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tin-mining was undertaken in Cornwall and Devon in prehistoric times and continued into the 20th cent. Early mines exploited alluvial deposits near the surface but by the 16th cent. underground working following veins of ore had become the norm. Flood waters limited access to some tin deposits and deeper mining only became practicable during the 18th cent. when Newcomen beam-engines made it possible to pump water from the workings. Tin combined with copper made bronze; and tin combined with lead made pewter. Both these alloys were used for many purposes for centuries. Coal replaced charcoal for smelting tin ore in the later 17th cent. as the demand for tin grew. Large quantities of coal from south Wales and Somerset were used at the tin-mines. Cornish production supplied most of the needs of Britain and Europe until the mid-19th cent. when many mines were worked out. The increased demand was met from Peru, and, later, Malaya. Demand for tin rose rapidly in the late 19th cent. to make tinplate (steel with a coating of tin) for rust-free containers for food.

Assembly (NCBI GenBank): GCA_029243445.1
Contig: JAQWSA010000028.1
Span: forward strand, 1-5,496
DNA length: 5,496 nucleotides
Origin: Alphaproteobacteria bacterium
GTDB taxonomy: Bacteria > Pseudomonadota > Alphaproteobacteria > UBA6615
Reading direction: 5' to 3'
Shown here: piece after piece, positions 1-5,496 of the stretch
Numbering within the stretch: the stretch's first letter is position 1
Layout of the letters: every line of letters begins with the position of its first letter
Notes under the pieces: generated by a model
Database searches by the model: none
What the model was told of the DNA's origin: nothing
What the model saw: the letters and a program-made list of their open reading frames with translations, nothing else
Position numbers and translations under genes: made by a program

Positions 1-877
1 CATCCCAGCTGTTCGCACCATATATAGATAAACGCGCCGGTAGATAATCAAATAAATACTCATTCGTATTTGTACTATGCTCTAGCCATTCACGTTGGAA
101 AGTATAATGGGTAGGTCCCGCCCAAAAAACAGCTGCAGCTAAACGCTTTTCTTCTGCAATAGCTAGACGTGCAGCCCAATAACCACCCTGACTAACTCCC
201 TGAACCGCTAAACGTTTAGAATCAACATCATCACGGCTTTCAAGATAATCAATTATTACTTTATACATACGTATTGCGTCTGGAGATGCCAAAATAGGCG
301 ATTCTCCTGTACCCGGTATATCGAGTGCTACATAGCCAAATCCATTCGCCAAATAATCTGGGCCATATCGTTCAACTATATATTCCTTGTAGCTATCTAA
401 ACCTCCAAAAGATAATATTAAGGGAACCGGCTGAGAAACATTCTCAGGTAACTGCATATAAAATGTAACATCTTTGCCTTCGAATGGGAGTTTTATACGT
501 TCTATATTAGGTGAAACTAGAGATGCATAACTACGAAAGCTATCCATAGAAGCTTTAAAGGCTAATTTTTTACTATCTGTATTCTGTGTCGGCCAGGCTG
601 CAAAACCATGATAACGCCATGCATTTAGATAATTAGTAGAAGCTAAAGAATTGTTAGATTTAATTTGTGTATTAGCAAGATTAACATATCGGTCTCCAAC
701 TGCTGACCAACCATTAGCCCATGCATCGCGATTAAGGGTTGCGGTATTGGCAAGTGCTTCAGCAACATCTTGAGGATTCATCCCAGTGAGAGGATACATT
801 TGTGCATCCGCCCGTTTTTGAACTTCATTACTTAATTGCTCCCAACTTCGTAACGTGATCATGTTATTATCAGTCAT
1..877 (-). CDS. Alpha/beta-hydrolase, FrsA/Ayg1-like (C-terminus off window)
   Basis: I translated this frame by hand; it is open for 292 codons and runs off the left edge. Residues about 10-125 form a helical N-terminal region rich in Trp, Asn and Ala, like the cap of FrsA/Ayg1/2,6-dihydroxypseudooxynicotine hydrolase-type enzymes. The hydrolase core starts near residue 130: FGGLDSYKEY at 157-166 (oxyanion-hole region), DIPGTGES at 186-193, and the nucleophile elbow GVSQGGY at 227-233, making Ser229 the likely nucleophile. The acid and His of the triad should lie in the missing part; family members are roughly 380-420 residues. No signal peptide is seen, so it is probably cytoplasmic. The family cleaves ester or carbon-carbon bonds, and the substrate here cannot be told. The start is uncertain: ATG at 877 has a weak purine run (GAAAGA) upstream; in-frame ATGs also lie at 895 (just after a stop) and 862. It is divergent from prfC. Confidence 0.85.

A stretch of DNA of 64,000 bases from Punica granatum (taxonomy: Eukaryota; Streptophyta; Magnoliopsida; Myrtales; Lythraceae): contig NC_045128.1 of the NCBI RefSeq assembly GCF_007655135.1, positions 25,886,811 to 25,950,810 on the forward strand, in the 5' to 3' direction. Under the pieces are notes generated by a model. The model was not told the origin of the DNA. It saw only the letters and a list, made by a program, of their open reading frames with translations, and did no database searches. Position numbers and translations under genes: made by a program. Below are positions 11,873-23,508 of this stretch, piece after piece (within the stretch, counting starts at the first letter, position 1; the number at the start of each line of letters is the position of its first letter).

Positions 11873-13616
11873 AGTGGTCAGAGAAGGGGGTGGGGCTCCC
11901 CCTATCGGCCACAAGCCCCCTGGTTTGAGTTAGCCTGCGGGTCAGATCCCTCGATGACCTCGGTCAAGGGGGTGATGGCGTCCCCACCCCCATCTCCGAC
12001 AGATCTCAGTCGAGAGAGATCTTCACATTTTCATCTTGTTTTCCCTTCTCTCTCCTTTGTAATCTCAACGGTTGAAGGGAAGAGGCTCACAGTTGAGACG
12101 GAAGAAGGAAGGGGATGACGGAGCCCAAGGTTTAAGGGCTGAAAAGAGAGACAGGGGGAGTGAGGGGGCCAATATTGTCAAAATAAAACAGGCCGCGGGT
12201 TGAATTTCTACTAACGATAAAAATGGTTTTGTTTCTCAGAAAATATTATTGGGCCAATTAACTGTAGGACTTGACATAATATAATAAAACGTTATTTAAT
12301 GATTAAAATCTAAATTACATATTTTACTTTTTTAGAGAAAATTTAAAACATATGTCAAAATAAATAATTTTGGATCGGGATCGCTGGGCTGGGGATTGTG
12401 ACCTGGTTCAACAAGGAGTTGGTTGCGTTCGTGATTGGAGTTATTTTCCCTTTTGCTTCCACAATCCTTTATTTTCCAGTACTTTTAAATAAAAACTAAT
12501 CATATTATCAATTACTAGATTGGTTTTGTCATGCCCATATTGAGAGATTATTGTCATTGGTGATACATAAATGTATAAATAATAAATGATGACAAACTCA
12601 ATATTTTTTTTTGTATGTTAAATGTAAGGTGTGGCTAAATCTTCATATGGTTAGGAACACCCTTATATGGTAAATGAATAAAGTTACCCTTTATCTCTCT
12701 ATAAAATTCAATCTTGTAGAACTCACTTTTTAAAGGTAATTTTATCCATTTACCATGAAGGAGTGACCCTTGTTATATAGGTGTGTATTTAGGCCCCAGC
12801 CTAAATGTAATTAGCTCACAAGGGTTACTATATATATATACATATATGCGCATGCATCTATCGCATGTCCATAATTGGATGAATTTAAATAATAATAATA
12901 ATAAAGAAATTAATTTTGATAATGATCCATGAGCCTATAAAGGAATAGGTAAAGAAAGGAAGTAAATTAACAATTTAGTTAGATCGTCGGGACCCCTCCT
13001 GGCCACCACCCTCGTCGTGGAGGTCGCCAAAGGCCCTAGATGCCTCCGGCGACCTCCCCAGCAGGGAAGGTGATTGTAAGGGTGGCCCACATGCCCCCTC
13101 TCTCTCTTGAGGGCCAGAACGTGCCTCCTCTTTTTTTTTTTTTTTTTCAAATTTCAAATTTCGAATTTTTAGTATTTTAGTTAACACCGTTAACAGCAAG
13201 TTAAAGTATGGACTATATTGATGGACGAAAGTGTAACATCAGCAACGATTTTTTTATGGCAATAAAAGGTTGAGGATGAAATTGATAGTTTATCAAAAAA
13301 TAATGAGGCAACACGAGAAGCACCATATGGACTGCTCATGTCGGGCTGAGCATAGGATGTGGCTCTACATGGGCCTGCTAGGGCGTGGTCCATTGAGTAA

Ian John Ernest Keil

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